Aging & Health A to Z
Diagnosis & Tests
The history that you—and others who have seen your fainting spells—describe is very helpful in making a diagnosis.
Here are some things you should watch for and tell your healthcare provider about:
- What occurred just before your fainting spell? Were you eating, urinating, coughing, exercising, or standing up from a lying or seated position, for example?
- How long did the fainting spell last?
- How did you feel when you came out of it?
- Do you have any chest pain, shortness of breath, palpitations or other symptoms associated with heart problems?
- What medications are you taking, including supplements and over-the-counter medicines?
- Did you feel well before this happened? Did you have a normal intake of food and drink prior to this incident?
Tests you might have include:
- Multiple blood pressure measurements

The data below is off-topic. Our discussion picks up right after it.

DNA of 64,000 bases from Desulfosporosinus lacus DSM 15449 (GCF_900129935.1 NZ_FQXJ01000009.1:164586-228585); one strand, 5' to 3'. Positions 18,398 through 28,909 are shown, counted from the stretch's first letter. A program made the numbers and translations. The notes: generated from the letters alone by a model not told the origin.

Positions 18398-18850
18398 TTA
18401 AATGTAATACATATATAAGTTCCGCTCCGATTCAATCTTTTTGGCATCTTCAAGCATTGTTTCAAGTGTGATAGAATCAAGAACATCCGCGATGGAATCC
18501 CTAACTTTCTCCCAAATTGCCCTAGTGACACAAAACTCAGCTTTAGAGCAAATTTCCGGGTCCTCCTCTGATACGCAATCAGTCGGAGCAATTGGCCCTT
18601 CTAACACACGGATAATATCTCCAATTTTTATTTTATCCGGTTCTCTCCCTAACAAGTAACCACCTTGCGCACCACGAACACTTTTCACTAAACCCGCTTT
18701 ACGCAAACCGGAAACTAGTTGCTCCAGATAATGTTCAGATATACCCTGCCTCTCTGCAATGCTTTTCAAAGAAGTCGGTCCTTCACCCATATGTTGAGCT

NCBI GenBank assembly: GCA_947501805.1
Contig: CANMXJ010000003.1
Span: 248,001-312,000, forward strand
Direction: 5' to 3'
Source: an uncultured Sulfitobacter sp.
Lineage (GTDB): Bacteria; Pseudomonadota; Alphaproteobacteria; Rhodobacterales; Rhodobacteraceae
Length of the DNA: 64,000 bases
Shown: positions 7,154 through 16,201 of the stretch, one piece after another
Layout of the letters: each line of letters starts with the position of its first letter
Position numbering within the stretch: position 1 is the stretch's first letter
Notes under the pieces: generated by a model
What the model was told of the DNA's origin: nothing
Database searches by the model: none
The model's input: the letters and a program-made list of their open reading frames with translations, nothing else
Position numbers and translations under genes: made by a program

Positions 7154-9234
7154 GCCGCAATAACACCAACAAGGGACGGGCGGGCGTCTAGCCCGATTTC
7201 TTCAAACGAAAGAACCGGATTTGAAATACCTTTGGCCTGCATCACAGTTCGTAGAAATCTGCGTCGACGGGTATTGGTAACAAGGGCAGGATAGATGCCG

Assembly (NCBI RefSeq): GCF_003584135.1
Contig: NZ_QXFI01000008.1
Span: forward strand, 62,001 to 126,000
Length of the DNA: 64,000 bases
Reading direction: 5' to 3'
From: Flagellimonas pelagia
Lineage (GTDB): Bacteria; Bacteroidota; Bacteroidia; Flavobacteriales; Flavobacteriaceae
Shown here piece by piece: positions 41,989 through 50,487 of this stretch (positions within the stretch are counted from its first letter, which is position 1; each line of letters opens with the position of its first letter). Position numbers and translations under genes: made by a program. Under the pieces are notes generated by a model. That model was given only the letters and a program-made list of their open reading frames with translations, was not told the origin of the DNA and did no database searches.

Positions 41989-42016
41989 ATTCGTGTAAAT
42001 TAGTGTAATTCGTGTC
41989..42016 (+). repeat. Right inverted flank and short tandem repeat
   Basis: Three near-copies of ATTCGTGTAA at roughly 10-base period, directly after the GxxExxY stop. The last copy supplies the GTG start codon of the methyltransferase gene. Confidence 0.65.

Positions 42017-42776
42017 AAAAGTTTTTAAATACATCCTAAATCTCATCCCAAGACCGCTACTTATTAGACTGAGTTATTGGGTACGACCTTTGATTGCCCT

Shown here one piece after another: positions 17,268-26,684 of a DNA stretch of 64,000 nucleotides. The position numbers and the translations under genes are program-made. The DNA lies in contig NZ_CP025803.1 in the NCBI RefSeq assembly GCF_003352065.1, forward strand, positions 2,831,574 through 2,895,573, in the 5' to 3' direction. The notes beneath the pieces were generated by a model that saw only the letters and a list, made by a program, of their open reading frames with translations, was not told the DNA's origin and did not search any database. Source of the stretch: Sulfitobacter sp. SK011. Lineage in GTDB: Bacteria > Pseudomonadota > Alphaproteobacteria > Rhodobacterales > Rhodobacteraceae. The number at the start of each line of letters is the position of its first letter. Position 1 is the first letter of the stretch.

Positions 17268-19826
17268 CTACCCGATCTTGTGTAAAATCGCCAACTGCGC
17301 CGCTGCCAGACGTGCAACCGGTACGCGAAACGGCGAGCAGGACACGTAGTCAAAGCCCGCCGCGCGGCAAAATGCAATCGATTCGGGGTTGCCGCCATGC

- Evaluations for heart disease, including:
- an electrocardiogram (ECG)
- a heart monitor that you wear at home (holter monitor). This device monitors your heartbeat while you go about your normal activities, including what you were doing just before a fainting spell.
- A tilt-table test, in which you are strapped to a table that moves from a lying down to an upright position. Changes in symptoms, blood pressure, or heart rhythm in different positions can help pin down the cause of your fainting.
Because fainting can be caused by so many different conditions, your healthcare provider may perform multiple tests. But 50% of the time, your doctor will not be able to find a cause. Consider this good news—it generally means your condition is not life-threatening.
Updated: March 2012
Posted: March 2012